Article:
This indicated more than anything that the domestication of animals has enhanced interspecies communication and emotion perception.
Goats are gentle creatures. While they may seem like simple-minded beings who love taking a bite of anything in sight, they are actually smarter than they seem and even have advanced cognitive abilities. An experiment conducted by researchers published in the journal Royal Society Open Science found that domesticated goats are able to discriminate human facial expressions and happen to prefer positive emotional facial expressions. This suggests that a wider range of animals can read people's moods than was previously thought, reported the BBC. The researchers stated that the same holds true for other domesticated animals like dogs and horses as well.
Study revealed goats prefer positive human emotional facial expressions showing their powerful socio-cognitive abilities.— 𝕾𝖍𝖆𝖍𝖎𝖉 𝕽𝖊𝖍𝖆𝖓 (@SShahidrehan) August 30, 2018
Reference: Royal Society of Open Science 2018#ScientificWonders pic.twitter.com/9yTIfuqULc
For the experiment, 35 goats (14 females and 21 castrated males) from Buttercups Sanctuary for Goats in the UK were tested. To find out how these goats would respond to facial expressions, pictures of human faces, of people the goats had never seen before, showing positive (happy) and negative (angry) facial expressions were printed. In an enclosure, an experimenter would stand at one end of a metal hurdle holding dry pasta, a favorite goat snack. Many of the goats were eliminated from the experiment for not approaching the experimenter at all. They then conducted four sets of experiments with variations to check how the goats would react differently.
Everyone loves smiles, even goats— Joseph C. Watso, PhD (@Joseph_Watso) August 31, 2018
"[goats] domesticated for production can discriminate human facial expressions with different emotional valences and prefer to interact with positive ones."https://t.co/y10GRuHWZD pic.twitter.com/Kez0lIH4Vg
Pictures of the two facial expressions were placed on either side of the enclosure. In each session of the experiment, half of the goats were shown male faces, and half were shown female faces. The positions of the images were also switched up, with the positive image sometimes being on the right side of the pen, and other times on the left. The researchers found, "Overall, goats differentiated the two sets of emotional expressions and preferred to approach happy faces first. In addition, they interacted first, more often and for longer duration with happy faces when they were presented on the right side rather than the left."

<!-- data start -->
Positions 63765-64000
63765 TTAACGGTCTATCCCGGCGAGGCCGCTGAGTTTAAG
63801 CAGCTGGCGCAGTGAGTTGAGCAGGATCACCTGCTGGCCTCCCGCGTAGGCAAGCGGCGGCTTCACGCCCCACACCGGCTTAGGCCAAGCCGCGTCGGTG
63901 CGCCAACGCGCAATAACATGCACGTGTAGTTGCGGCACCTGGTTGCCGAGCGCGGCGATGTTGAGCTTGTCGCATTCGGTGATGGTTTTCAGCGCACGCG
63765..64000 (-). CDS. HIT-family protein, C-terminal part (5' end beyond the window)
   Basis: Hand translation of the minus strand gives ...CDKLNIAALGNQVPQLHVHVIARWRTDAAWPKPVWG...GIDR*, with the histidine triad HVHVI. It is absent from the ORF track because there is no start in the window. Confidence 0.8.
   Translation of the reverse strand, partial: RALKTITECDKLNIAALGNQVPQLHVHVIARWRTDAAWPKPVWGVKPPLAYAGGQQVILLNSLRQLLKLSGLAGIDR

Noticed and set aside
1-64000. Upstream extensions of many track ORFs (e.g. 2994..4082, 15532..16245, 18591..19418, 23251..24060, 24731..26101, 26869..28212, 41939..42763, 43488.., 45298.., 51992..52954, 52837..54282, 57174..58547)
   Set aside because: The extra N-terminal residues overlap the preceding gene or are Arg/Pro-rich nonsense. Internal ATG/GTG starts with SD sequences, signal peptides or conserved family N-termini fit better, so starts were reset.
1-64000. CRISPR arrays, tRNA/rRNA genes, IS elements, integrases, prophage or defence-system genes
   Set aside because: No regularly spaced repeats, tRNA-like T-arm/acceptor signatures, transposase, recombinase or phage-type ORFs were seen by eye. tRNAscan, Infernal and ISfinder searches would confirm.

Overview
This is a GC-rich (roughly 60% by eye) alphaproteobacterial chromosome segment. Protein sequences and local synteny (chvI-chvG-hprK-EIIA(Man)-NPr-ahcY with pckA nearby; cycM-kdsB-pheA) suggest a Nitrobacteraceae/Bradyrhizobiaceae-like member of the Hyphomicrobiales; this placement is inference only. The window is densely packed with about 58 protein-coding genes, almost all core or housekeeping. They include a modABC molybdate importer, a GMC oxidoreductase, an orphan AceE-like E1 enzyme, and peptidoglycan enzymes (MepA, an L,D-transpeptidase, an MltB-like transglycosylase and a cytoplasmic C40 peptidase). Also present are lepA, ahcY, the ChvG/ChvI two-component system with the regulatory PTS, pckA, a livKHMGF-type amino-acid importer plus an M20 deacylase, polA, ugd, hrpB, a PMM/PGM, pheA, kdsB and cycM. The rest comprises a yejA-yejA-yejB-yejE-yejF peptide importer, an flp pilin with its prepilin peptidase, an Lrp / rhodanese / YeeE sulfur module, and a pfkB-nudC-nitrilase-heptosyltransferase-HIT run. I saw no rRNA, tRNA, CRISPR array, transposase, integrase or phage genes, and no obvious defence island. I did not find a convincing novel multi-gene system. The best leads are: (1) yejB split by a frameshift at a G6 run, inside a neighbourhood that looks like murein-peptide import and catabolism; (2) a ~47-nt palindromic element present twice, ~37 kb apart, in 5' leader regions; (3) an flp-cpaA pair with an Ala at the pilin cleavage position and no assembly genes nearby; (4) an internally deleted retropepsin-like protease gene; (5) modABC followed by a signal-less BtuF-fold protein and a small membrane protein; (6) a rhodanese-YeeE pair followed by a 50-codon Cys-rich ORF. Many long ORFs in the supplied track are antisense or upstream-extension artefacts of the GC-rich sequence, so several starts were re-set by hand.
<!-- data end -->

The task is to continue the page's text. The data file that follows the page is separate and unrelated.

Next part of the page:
With regard to the goats' preference for the right side, the researchers suggested that there might be a "differential engagement of the left-brain hemisphere for approaching happy faces or an engagement of the right hemisphere for avoiding the negative images on the left side." This indicated more than anything that the domestication of animals has enhanced interspecies communication and emotion perception. "The study has important implications for how we interact with livestock and other species because the abilities of animals to perceive human emotions might be widespread and not just limited to pets," Alan McElligott, from Queen Mary, University of London and co-author stated.
Co-author Natalia Albuquerque, from the University of Sao Paulo, Brazil, said: "The study of emotion perception has already shown very complex abilities in dogs and horses. However, to date, there was no evidence that animals such as goats were capable of reading human facial expressions. Our results open new paths to understanding the emotional lives of all domestic animals." Researchers in the University of Helsinki's Canine Mind research project found that oxytocin made dogs interested in smiling human faces. Oxytocin is associated with affection and trust. But it also made them see angry faces as less threatening, according to Science Daily.
Goats Might Prefer A Smile To A Frown, Study Says https://t.co/ziKTp4eOiB— NPR Goats & Soda (@NPRGoatsandSoda) August 29, 2018
"I have no doubt that animals know when they've been treated kindly," Susan Schoenian, goat (and sheep) specialist at the University of Maryland Extension told NPR after learning about the experiment. "But I don't know how the goats would be able to relate the pictures of faces to real people or real behavior." She added, "But sometimes research that gives us an understanding of a behavior in an animal may lead to an understanding of it in people."